IHS GlobalSpec conducts an Economic Outlook Survey every year to determine the state of the industrial economy. Engineering, technical, manufacturing, and industrial professionals are asked questions about their company’s revenue projections and areas of focus and concern, as well as individual factors such as workload and job satisfaction.

This survey represents the audience you must connect with, and the economic conditions you must operate within. IHS GlobalSpec developed a research report that presents the complete results of the survey and offers analysis and advice to suppliers and manufacturers about how to succeed in the current economy. Download your complimentary copy of Economic Outlook Survey 2013: State of the Industrial Marketplace.

Results: positives and negatives
2013 is proving to be a representative year for the industrial economy: some signs are positive, others are not. As mentioned, many companies expect higher sales this year, engineers are working on more projects and new markets are being explored for expansion. All bright spots.

Yet companies are slow to invest more in their marketing efforts and reluctant to hire additional engineers to handle an increased workload.

Simply put, the economy is an era of concern for the majority of companies (58 percent), and that can lead to caution. Nevertheless, in any economy, there are winners, and there is business to be won.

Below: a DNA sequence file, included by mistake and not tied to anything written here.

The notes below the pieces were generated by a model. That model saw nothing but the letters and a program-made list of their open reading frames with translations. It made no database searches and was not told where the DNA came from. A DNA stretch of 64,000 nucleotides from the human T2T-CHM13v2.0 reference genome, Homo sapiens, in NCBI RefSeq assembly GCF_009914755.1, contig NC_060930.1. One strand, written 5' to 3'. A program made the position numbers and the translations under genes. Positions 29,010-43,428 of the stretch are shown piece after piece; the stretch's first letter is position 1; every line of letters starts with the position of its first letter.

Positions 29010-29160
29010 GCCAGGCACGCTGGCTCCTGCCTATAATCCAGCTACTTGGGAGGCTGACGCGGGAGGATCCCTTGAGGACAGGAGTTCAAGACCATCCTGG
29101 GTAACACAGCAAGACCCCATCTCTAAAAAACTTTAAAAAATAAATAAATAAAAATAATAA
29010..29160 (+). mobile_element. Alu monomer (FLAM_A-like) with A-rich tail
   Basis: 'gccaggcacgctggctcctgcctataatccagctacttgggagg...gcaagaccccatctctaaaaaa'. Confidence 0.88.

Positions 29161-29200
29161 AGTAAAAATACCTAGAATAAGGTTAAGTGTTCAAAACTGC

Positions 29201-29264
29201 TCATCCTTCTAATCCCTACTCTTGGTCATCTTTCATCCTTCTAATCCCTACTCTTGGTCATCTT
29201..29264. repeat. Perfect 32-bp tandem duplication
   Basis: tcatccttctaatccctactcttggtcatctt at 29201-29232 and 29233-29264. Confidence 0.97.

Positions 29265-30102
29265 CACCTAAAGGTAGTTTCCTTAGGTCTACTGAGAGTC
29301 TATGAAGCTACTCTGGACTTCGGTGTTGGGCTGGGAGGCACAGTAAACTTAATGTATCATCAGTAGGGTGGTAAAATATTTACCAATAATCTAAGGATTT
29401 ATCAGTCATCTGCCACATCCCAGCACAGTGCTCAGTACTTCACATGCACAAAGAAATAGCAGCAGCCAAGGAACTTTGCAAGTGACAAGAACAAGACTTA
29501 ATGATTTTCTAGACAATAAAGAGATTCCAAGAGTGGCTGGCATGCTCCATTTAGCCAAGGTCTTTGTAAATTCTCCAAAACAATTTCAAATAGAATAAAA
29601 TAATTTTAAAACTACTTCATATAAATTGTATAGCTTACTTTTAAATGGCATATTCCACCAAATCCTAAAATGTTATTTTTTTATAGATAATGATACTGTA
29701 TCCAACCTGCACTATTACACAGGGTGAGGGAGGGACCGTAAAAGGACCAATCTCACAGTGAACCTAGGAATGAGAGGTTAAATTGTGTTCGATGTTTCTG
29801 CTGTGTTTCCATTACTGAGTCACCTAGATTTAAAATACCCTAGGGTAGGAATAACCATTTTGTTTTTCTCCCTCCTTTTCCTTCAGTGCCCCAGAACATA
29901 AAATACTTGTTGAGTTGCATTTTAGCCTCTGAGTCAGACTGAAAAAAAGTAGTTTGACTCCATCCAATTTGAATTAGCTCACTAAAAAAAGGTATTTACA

Hot and cold sectors
Sectors with the brightest sales outlook for 2013 are Biotechnology/Pharmaceuticals (64 percent expect higher sales), Instrumentation & Controls (60 percent), and Automotive (59 percent). Among sectors expecting to be down this year compared to last year are Computers, Systems & Peripherals (52 percent); Government (46 percent); Education (41 percent); and Communications (40 percent).

If you sell into sectors that are doing well, ramp up your marketing efforts there to help capture more business. If you primarily do business in lower performing sectors, see if your products and services are a good fit for industries that are doing well. Look for online programs such as online catalogs, directories, banner ads and others that can display your offerings simultaneously across multiple markets.

New markets beckon
Forty percent of companies are increasing sales into new markets, and 60 percent report they are focused on entering new markets. Attention on new markets is to be expected, for several reasons. First, when sales are flat in traditional markets, it’s natural for companies to seek new markets. Second, it’s easier than ever to connect with customers and prospects in new markets through online marketing. With 28 percent of companies reducing travel, market expansion plans may increasingly rely on channels such as online events, which provide all of the benefits of an in-person trade show but without the travel costs and time spent away from the office.